We were only a couple of songs into the setlist when L.A.’s Katelyn Tarver summed up the theme of the night. “If you’re here, you know what you’re getting into tonight. There’s some sad songs,” she cautioned. However, she quickly (and correctly) followed with a more upbeat prediction, “But we’re going to have fun.”
Indeed, anyone familiar with her recent album, Subject to Change, was already anticipating a night of honest modern pop introspection covering a lot of weighty ground. Grief, loneliness, heartbreak, and the search for self-understanding were sure to be on the bill. Yet we recognized that there was also joy in the evening. It was to be a celebration not only of the release of the aforementioned record, but the concert was also part of Tarver’s return to live music after the unavoidable hiatus of the last few years. It was a chance for Tarver and her fans to be sad together while enjoying her new music.
Some may recognize Tarver as an actor rather than a singer. After all, she has spent a good amount of time on the TV screen with roles on Big Time Rush, The Secret Life of an American Teenager, and HBO’s Ballers. However, she’s also a vet of the pop music scene with her early LPs Wonderful Crazy and Brand New Day, a stack of EPs, several viral singles, and a winning appearance on NBC’s Songland already under her belt. With Subject to Change, Tarver shows a distinct evolution of maturity in her writing and song selection. The deep, personal tracks from the record fit perfectly within the concert’s intimate setting at Nashville’s High Watt.
The show started with the pop glow of the album’s lead track, “Back To You.” A fitting start to both the concert and the record, it showcased Tarver’s ability to balance vulnerable introspection with an air of strengthened resolve. That same vulnerability shined through in her shimmering vocals on her later performance of, “All Our Friends Are Splitting Up,” and the folk-inflected, “When I Leave Home.” The latter, a song about the bittersweet feelings whenever she leaves her family’s home in Georgia to return to the hustle of L.A., was clearly even more emotional that night for Tarver as her father had traveled to Nashville to watch the show.
The night was also a special moment for Tarver as it was a homecoming for many of the songs from Subject to Change. As she shared, she worked with Nashville songwriters when writing many of the tracks. That included one of the evening’s fan favorites, “Shit Happens.” A loud roar of support filled the room as the first piano notes of the song played. It’s easy to see how so many people feel linked to the song, whether they’re listening to it after two years of navigating a world of constant uncertainty or embracing the track’s broader message that most things in life are simply out of our control.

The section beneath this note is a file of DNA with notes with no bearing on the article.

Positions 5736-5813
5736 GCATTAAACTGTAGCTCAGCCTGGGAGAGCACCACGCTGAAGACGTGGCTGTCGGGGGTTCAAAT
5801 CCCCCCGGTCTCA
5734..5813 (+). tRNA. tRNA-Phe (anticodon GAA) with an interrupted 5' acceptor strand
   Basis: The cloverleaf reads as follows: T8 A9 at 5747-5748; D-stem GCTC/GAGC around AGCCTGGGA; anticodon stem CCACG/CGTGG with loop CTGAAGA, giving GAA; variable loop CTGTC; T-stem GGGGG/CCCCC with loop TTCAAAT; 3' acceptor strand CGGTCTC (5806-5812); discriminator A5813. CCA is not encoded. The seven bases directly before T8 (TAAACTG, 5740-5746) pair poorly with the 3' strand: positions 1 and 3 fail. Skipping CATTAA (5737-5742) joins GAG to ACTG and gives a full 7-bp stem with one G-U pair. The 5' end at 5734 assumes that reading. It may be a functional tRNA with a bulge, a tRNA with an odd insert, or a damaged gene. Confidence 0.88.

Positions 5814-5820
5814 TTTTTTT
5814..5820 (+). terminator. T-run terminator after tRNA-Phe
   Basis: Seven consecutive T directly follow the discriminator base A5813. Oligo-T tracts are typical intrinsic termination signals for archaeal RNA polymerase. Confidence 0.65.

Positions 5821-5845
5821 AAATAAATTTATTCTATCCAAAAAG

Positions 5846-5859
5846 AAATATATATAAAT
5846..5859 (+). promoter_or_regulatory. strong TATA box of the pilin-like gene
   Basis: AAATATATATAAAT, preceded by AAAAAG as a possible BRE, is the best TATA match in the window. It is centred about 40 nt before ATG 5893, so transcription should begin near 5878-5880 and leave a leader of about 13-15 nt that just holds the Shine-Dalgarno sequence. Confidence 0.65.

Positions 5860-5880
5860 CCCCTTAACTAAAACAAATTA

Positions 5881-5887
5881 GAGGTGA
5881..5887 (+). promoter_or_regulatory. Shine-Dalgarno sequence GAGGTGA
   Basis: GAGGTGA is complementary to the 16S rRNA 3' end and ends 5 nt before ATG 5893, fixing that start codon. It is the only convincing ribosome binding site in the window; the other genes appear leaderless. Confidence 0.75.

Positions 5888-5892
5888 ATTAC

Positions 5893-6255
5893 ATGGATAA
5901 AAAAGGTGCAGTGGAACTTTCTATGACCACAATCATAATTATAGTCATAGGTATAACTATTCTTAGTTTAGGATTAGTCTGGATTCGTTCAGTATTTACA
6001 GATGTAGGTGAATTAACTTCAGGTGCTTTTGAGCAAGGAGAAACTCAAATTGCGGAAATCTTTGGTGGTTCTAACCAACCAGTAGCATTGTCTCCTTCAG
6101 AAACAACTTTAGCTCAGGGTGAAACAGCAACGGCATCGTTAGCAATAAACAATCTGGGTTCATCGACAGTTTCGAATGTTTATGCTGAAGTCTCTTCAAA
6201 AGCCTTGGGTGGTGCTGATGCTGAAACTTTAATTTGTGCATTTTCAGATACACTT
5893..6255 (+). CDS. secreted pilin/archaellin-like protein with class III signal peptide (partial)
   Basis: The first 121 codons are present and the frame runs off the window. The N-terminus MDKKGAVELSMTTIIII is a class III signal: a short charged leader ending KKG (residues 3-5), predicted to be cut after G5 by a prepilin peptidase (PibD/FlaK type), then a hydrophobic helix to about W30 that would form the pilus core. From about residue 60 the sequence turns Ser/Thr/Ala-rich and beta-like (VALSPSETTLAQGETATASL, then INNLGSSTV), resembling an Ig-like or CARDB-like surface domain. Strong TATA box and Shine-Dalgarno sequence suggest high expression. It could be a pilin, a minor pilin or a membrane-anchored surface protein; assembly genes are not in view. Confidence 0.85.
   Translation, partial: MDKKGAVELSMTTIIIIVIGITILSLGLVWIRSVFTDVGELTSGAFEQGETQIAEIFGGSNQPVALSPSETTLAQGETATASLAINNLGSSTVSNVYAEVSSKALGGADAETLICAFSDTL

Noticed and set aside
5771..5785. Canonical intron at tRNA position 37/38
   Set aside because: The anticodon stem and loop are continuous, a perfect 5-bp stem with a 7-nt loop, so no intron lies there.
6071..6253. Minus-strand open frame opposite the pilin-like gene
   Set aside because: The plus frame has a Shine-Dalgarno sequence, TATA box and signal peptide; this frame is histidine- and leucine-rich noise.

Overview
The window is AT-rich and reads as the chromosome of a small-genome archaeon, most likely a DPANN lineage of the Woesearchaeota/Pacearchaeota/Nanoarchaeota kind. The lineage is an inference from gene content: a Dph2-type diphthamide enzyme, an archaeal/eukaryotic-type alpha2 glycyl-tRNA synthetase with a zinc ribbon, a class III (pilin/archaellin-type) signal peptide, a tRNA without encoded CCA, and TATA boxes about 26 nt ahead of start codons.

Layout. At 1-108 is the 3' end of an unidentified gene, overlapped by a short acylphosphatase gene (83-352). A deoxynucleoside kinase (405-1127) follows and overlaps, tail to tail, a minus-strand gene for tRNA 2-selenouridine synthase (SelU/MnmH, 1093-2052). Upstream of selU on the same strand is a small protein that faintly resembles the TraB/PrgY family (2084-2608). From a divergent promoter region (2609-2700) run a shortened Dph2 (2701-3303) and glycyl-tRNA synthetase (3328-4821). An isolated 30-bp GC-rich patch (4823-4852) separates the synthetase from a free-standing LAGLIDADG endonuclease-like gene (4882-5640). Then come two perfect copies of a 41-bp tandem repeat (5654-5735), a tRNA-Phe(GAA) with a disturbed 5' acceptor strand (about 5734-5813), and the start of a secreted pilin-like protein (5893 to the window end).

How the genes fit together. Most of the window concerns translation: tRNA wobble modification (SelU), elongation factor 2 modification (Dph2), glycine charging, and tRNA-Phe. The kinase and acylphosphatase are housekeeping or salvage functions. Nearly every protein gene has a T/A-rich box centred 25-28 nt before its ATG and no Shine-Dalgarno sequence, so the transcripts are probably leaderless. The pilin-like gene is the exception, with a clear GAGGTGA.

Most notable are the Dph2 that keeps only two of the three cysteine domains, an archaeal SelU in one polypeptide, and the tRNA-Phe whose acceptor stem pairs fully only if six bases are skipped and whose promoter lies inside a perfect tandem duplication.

While the concert was a chance for Tarver to share her new tracks, she did work in some of her most popular songs from the past into her setlist. That included her anthemic hit, “You Don’t Know,” and the brooding, “Somebody Else.” The dramatic build of, “You Don’t Know,” allowed Tarver to showcase a more powerful side of her voice while the latter got its emotional punch thanks to her melancholic inflection she poured into the vocals. The appreciative crowd sang along to the familiar works.
The evening may have come with a sadness warning, but that didn’t mean that it was an evening without some up-tempo and bigger tracks. The crowd swayed along to the head-nodding beat on, “Hurt Like That.” Another fan favorite, a shout from the audience accurately declared it a ‘certified bop.’ Later, show closer, “Out of Excuses,” relied on its slow build rather than a catchy beat for its intensity. However, the song’s message of post-relationship empowerment still brought the evening to a memorable close.
The definition of pop music is ultimately quite simple: it’s whatever is popular. Therefore, it’s arguable that right now sad pop isn’t just a sub-genre but is in fact pop music itself. Standing out can be challenging as more artists embrace their melancholic or depressive demons. However, the show at Nashville’s High Watt proved that Katelyn Tarver has been working with introspective themes all along and has honed the craft well for this latest release. She also allows growth, empowerment, and resolve to exist on the fringes of her angst. It’s thanks to that emotional dichotomy that, as promised, she gave us an evening full of sad songs which was still a whole lot of fun.
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